Our 24/7 cancer helpline provides information and answers for people dealing with cancer. We can connect you with trained cancer information specialists who will answer questions about a cancer diagnosis and provide guidance and a compassionate ear.
Our highly trained specialists are available 24/7 via phone and on weekdays can assist through video calls and online chat. We connect patients, caregivers, and family members with essential services and resources at every step of their cancer journey. Ask us how you can get involved and support the fight against cancer. Some of the topics we can assist with include:
For medical questions, we encourage you to review our information with your doctor.
Surgery is the main treatment in nearly every case of thyroid cancer, except for some anaplastic thyroid cancers. If thyroid cancer is diagnosed by a fine needle aspiration (FNA) biopsy, surgery to remove the tumor and all or part of the remaining thyroid gland is usually recommended.
A lobectomy is an operation that removes the lobe containing the cancer, usually along with the isthmus (the small piece of the gland that acts as a bridge between the left and right lobes). It is sometimes used to treat differentiated (papillary or follicular) thyroid cancers that are small and show no signs of spread beyond the thyroid gland. It is also sometimes used to diagnose thyroid cancer if an FNA biopsy result doesn’t provide a clear diagnosis (see Tests for Thyroid Cancer).
An advantage of this surgery is that some patients might not need to take thyroid hormone pills afterward because it leaves part of the gland behind. But having some thyroid left can interfere with some tests that look for cancer recurrence after treatment, such as radioiodine scans and thyroglobulin blood tests.
Thyroidectomy is surgery to remove the thyroid gland. It is the most common surgery for thyroid cancer. As with lobectomy, this is typically done through an incision a few inches long across the front of the neck. You will have a small scar across the front of your neck after surgery, but this should become less noticeable over time.
If the entire thyroid gland is removed, it is called a total thyroidectomy. Sometimes the surgeon may not be able to remove the entire thyroid. If nearly all of the gland is removed, it is called a near-total thyroidectomy.
After a near-total or total thyroidectomy, you will need to take daily thyroid hormone (levothyroxine) pills. But one advantage of this surgery over lobectomy is that your doctor will be able to check for recurrence (cancer coming back) afterward using radioiodine scans and thyroglobulin blood tests.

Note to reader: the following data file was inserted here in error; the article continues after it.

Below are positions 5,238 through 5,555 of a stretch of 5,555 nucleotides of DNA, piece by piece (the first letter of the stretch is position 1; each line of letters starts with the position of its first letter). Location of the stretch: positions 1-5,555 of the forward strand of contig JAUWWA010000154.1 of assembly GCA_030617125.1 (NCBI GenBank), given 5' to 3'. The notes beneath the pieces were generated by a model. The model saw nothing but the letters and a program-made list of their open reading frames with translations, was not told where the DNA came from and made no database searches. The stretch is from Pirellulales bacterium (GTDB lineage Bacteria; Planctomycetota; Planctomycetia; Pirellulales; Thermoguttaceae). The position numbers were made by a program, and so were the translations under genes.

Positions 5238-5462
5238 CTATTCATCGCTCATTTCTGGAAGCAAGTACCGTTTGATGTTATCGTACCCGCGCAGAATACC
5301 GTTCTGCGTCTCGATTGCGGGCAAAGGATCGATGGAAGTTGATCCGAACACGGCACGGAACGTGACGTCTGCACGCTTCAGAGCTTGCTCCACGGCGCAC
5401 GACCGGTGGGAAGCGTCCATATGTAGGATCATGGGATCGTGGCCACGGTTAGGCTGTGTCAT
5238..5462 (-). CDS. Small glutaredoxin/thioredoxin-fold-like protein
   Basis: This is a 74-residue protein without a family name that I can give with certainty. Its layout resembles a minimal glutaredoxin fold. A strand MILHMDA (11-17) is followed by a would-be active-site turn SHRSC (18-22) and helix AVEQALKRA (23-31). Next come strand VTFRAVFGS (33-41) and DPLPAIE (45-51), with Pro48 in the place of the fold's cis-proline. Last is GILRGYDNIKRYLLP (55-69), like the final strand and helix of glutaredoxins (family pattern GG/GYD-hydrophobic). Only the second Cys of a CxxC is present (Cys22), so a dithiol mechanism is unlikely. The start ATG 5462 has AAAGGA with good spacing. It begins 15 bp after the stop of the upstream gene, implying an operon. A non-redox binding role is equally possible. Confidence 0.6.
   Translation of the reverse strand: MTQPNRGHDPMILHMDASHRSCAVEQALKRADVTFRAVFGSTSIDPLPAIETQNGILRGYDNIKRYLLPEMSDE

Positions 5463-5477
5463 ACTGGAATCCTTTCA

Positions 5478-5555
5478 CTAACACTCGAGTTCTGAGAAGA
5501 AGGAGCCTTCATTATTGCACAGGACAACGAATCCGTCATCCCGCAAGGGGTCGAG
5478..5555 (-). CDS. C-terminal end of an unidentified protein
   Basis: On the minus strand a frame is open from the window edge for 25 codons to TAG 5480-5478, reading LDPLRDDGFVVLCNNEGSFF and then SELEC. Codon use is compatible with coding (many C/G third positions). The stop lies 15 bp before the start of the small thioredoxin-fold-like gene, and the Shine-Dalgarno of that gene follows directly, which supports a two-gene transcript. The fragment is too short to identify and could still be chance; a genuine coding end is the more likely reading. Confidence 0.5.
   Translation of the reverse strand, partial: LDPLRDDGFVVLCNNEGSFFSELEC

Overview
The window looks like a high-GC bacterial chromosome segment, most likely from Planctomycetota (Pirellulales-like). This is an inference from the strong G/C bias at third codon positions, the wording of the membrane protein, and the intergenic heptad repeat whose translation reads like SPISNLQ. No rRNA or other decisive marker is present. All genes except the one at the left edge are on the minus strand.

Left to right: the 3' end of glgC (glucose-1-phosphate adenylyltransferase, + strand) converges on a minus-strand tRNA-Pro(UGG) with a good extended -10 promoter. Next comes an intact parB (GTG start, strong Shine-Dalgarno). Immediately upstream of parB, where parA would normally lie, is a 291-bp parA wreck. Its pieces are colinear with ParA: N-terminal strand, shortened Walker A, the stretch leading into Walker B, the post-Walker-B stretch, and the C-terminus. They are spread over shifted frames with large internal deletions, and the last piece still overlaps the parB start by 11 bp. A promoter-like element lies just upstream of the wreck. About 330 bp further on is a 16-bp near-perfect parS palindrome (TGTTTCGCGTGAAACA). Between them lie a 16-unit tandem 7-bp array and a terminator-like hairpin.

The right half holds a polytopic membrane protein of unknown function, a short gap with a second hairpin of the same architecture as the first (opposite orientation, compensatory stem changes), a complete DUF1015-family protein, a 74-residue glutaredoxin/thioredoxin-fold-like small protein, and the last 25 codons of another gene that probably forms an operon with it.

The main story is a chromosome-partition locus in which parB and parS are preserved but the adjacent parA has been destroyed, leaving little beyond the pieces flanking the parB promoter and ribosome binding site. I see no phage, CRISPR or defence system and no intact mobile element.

If cancer has spread to nearby lymph nodes in the neck, these will be removed at the same time surgery is done on the thyroid. This is especially important for treatment of medullary thyroid cancer and for anaplastic cancer (when surgery is an option).
For papillary or follicular cancer where only 1 or 2 enlarged lymph nodes are thought to contain cancer, the enlarged nodes may be removed and any small deposits of cancer cells that may be left are then treated with radioactive iodine. (See Radioactive Iodine [Radioiodine] Therapy.) More often, several lymph nodes near the thyroid are removed in an operation called a central compartment neck dissection. Removal of even more lymph nodes, including those on the side of the neck, is called a modified radical neck dissection.
Complications are less likely to happen when your operation is done by an experienced thyroid surgeon. Patients who have thyroid surgery are often ready to leave the hospital within a day after the operation. Potential complications of thyroid surgery include:
Our team is made up of doctors and oncology certified nurses with deep knowledge of cancer care as well as journalists, editors, and translators with extensive experience in medical writing.
American Thyroid Association Guidelines Task Force, Kloos RT, Eng C, Evans DB, et al. Medullary thyroid cancer: Management guidelines of the American Thyroid Association. Thyroid. 2015 25;19:567-610.
American Thyroid Association (ATA) Guidelines Taskforce on Thyroid Nodules and Differentiated Thyroid Cancer. Revised American Thyroid Association management guidelines for patients with thyroid nodules and differentiated thyroid cancer. Thyroid. 2016; 26:1-133.
Davidge-Pitts J, Thompson G. Thyroid tumors. In: DeVita VT, Hellman S, Rosenberg SA, eds. DeVita, Hellman, and Rosenberg’s Cancer: Principles and Practice of Oncology. 10th ed. Philadelphia, Pa: Lippincott Williams & Wilkins; 2015.
National Comprehensive Cancer Network. NCCN Clinical Practice Guidelines in Oncology: Thyroid Carcinoma. V.3.2018. Accessed at https://www.nccn.org/professionals/physician_gls/pdf/thyroid.pdf on February 20, 2019.
Schneider DF, Mazeh H, Lubner SJ, Jaume JC, and Chen H. Chapter 71: Cancer of the Endocrine System. In: Niederhuber JE, Armitage JO, Dorshow JH, Kastan MB, Tepper JE, eds. Abeloff’s Clinical Oncology. 5th ed. Philadelphia, Pa. Elsevier: 2014.
Tuttle RM. Differentiated thyroid cancer: Surgical treatment. UpToDate website. https://www.uptodate.com/contents/differentiated-thyroid-cancer-surgical-treatment. Updated April 4, 2018. Accessed February 19, 2019.
Last Revised: March 14, 2019